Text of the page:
Kuri Vision turns Mayfield’s home robot into roving videographer

Chris Davies - Aug 1, 2017, 12:00 pm CDT
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Kuri Vision turns Mayfield’s home robot into roving videographer

Home robot Kuri is aping David Bailey, with Mayfield Robotics‘ cutesy creation adding the ability to snap videos of your family and then filter out the best footage. Dubbed Kuri Vision, the feature – which will be included when the Bosch-backed robot launches by the 2017 holidays – takes advantage of an upgraded eye camera added by the Mayfield team. However, it’s more than just a GoPro on a wheeled tripod.

The hardware upgrade is one of a number of tweaks, Mayfield’s CEO Mike Beebe explained to me. Now supporting 1080p HD, it’s based in one of Kuri’s eyes, where it’s already used to give remote operators a first-person view of what’s in front of the robot. Other internal changes include simplified custom circuitboards, shedding the off-the-shelf parts in favor of paring back weight and cost in the long-term.

It’s not the only way Kuri has been on a diet. The whole chassis of the robot has been whittled away too, down to the point where Mayfield says it’s comfortable to carry with one hand. Previously, Beebe admitted, most people wanted to pick Kuri up with the rear carry handle, but also support the robot underneath with their other hand.

Lightweighting has other benefits, too, mind. Less weight to carry around translates to more punch from the battery – Mayfield says Kuri should deliver around two hours of active use – and a safer robot, too. It’s designed not to topple over, but should a child pull Kuri down, every saved pound helps.

The other big hardware change actually requires you to tip Kuri, mind. Mayfield has replaced the regular wheels with custom versions, which look a little like tank tracks with the cross-section of an avocado. Paired with spring-loaded hinges to pivot them while keeping the robot upright and stable, they’re far better at climbing over obstacles in the home, like steps between rooms or the edge of rugs.

However, it’s the camera which Beebe is most excited about. Kuri Vision, he argues, is the sort of technology that only a home robot can deliver. A combination of a camera, mounted on an autonomous mobile platform, with the AI smarts to know what you might want to see captured on video.

It’s an interesting way to add some everyday stickiness to what for the foreseeable future will inevitably be a home luxury rather than a domestic necessity. While Kuri certainly has more charm than many robots intended for family use, there nonetheless inevitably comes a point where he has to earn his spot – and an outlet for his charger – in the living room. Turning him into a roving photographer is one of Mayfield Robotics’ ideas to do just that.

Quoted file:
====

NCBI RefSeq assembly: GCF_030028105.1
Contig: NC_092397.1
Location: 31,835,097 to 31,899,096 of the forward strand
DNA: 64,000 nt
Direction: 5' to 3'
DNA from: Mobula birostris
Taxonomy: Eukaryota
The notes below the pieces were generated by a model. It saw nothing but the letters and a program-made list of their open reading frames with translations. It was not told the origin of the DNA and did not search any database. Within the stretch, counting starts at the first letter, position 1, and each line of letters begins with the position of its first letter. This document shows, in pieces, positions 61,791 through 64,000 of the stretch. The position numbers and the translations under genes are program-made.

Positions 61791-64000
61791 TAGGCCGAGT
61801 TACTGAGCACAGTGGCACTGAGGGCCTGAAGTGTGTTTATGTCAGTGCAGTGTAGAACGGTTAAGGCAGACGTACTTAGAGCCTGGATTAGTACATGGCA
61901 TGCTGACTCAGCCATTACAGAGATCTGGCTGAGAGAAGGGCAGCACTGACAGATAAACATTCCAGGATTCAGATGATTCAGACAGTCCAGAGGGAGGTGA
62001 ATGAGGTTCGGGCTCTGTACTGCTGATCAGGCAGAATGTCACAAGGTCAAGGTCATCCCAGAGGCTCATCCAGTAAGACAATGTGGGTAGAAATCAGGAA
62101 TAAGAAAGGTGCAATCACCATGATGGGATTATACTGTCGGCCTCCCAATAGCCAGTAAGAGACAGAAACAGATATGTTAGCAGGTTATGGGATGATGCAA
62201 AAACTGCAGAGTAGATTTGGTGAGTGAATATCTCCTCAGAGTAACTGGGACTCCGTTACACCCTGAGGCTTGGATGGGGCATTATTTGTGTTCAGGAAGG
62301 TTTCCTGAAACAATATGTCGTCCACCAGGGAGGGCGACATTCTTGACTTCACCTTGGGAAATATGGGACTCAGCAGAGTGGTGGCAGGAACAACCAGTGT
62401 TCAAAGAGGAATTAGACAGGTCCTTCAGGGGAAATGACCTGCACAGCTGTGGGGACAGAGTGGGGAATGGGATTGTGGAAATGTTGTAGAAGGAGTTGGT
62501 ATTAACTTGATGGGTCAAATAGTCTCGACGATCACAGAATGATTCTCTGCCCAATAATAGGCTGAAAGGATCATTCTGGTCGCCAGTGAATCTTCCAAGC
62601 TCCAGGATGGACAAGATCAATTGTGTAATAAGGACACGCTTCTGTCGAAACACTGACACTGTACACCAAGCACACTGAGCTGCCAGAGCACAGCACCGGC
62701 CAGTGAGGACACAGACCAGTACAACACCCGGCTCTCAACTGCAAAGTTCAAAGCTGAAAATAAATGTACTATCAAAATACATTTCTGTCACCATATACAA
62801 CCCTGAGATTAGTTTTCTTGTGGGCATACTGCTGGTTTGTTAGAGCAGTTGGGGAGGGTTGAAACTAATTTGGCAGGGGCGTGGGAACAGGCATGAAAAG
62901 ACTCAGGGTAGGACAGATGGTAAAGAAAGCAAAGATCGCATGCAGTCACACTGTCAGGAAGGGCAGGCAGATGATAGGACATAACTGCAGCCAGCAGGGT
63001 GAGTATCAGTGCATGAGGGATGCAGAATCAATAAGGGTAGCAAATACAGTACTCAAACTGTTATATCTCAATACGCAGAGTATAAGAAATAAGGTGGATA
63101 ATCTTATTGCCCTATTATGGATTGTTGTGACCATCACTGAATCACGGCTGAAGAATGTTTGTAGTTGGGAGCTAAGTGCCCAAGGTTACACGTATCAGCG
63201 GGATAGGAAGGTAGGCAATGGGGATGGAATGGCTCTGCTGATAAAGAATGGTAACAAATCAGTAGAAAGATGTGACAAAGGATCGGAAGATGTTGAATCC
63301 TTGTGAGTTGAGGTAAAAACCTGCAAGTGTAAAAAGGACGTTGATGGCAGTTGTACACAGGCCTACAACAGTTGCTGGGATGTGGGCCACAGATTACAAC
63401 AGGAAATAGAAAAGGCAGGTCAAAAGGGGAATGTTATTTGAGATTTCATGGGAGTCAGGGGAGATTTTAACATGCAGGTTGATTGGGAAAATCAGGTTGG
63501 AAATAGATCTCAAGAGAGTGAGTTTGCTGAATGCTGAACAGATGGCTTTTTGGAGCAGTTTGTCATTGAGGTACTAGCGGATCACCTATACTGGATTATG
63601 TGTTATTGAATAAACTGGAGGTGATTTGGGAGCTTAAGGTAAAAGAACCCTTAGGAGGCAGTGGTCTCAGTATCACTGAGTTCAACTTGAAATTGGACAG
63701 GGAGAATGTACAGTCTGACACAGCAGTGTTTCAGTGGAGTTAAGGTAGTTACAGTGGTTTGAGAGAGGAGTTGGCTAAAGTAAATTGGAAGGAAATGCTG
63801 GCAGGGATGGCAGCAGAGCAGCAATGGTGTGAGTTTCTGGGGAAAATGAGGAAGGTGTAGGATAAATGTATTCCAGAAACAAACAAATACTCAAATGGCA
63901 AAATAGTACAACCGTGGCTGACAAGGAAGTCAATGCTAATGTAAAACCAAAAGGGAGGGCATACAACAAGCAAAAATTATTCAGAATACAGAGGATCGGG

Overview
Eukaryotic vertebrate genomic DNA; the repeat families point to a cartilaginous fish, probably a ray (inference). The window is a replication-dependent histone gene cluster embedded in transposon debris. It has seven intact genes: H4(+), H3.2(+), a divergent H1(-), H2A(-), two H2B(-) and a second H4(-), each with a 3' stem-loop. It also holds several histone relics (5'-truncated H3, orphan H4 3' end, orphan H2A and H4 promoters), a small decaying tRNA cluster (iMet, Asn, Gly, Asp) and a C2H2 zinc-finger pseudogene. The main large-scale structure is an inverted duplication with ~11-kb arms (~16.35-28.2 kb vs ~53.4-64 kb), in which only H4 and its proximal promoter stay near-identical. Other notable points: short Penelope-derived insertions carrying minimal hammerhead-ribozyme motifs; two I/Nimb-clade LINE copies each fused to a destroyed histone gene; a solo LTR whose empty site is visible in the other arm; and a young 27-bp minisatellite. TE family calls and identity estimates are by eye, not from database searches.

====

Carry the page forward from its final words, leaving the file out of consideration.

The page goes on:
Since when you first set Kuri up, you teach the robot the layout of your home and the members of your family, it knows both the “who” and “where” as the day goes on. From there, it will automatically seek out interesting scenes – the dog doing something goofy, or kids playing together – and capture short snippets of video of them. These get sent to the cloud for processing, and then Kuri presents five of the most interesting through the companion smartphone app.

From there, you can save them, or share them on your social platform of choice. However, you can also highlight your favorites, which Kuri Vision uses to improve what’s captured and surfaced next. Of course, you can also delete the clips, or turn the system off altogether.

It’s what Beebe calls “enduring value,” and it came from he and other members of the team having young children of their own. Some of the most charming photos and video of those children, he explained to me, came from the most impromptu moments – including allowing the kids themselves access to cameras. It’s similar, Beebe says, to putting disposable cameras on the tables at a wedding reception: the shots your friends take may not be as professionally polished as those your paid photographer captures, but they have a warmth that comes from familiarity. Your friends know who’s important, “who goes together” in each picture, as Beebe says, whereas the professional doesn’t.

Kuri, thanks to the AI and facial recognition, knows that about your home too. For sure, you won’t be able to abdicate all memorializing to the robot, and Beebe tells me there’s nothing currently to announce on being able to explicitly tell Kuri to start recording and follow you around. All the same, it’s a new set of memories from an unusual perspective, not to mention something which adds to the appeal of the $799 ‘bot.


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